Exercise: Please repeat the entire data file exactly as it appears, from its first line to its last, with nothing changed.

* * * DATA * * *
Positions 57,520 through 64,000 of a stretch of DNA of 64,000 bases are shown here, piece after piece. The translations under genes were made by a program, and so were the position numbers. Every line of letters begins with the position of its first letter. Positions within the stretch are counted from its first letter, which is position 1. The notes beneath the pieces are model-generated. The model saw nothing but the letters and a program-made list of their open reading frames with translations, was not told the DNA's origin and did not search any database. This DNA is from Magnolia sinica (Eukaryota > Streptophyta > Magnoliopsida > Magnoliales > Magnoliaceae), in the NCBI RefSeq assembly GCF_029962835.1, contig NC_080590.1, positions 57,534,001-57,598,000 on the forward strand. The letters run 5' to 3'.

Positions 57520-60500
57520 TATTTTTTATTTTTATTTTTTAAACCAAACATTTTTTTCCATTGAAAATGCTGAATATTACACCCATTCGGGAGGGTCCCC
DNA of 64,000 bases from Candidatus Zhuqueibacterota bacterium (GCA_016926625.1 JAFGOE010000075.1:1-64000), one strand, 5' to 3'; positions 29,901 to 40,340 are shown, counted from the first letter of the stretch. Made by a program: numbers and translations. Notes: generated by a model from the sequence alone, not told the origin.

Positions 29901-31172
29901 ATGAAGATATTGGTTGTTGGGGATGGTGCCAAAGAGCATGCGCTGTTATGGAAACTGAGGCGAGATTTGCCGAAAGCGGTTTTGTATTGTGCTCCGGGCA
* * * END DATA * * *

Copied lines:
Positions 57,520 through 64,000 of a stretch of DNA of 64,000 bases are shown here, piece after piece. The translations under genes were made by a program, and so were the position numbers. Every line of letters begins with the position of its first letter. Positions within the stretch are counted from its first letter, which is position 1. The notes beneath the pieces are model-generated. The model saw nothing but the letters and a program-made list of their open reading frames with translations, was not told the DNA's origin and did not search any database. This DNA is from Magnolia sinica (Eukaryota > Streptophyta > Magnoliopsida > Magnoliales > Magnoliaceae), in the NCBI RefSeq assembly GCF_029962835.1, contig NC_080590.1, positions 57,534,001-57,598,000 on the forward strand. The letters run 5' to 3'.

Positions 57520-60500
57520 TATTTTTTATTTTTATTTTTTAAACCAAACATTTTTTTCCATTGAAAATGCTGAATATTACACCCATTCGGGAGGGTCCCC
DNA of 64,000 bases from Candidatus Zhuqueibacterota bacterium (GCA_016926625.1 JAFGOE010000075.1:1-64000), one strand, 5' to 3'; positions 29,901 to 40,340 are shown, counted from the first letter of the stretch. Made by a program: numbers and translations. Notes: generated by a model from the sequence alone, not told the origin.

Positions 29901-31172
29901 ATGAAGATATTGGTTGTTGGGGATGGTGCCAAAGAGCATGCGCTGTTATGGAAACTGAGGCGAGATTTGCCGAAAGCGGTTTTGTATTGTGCTCCGGGCA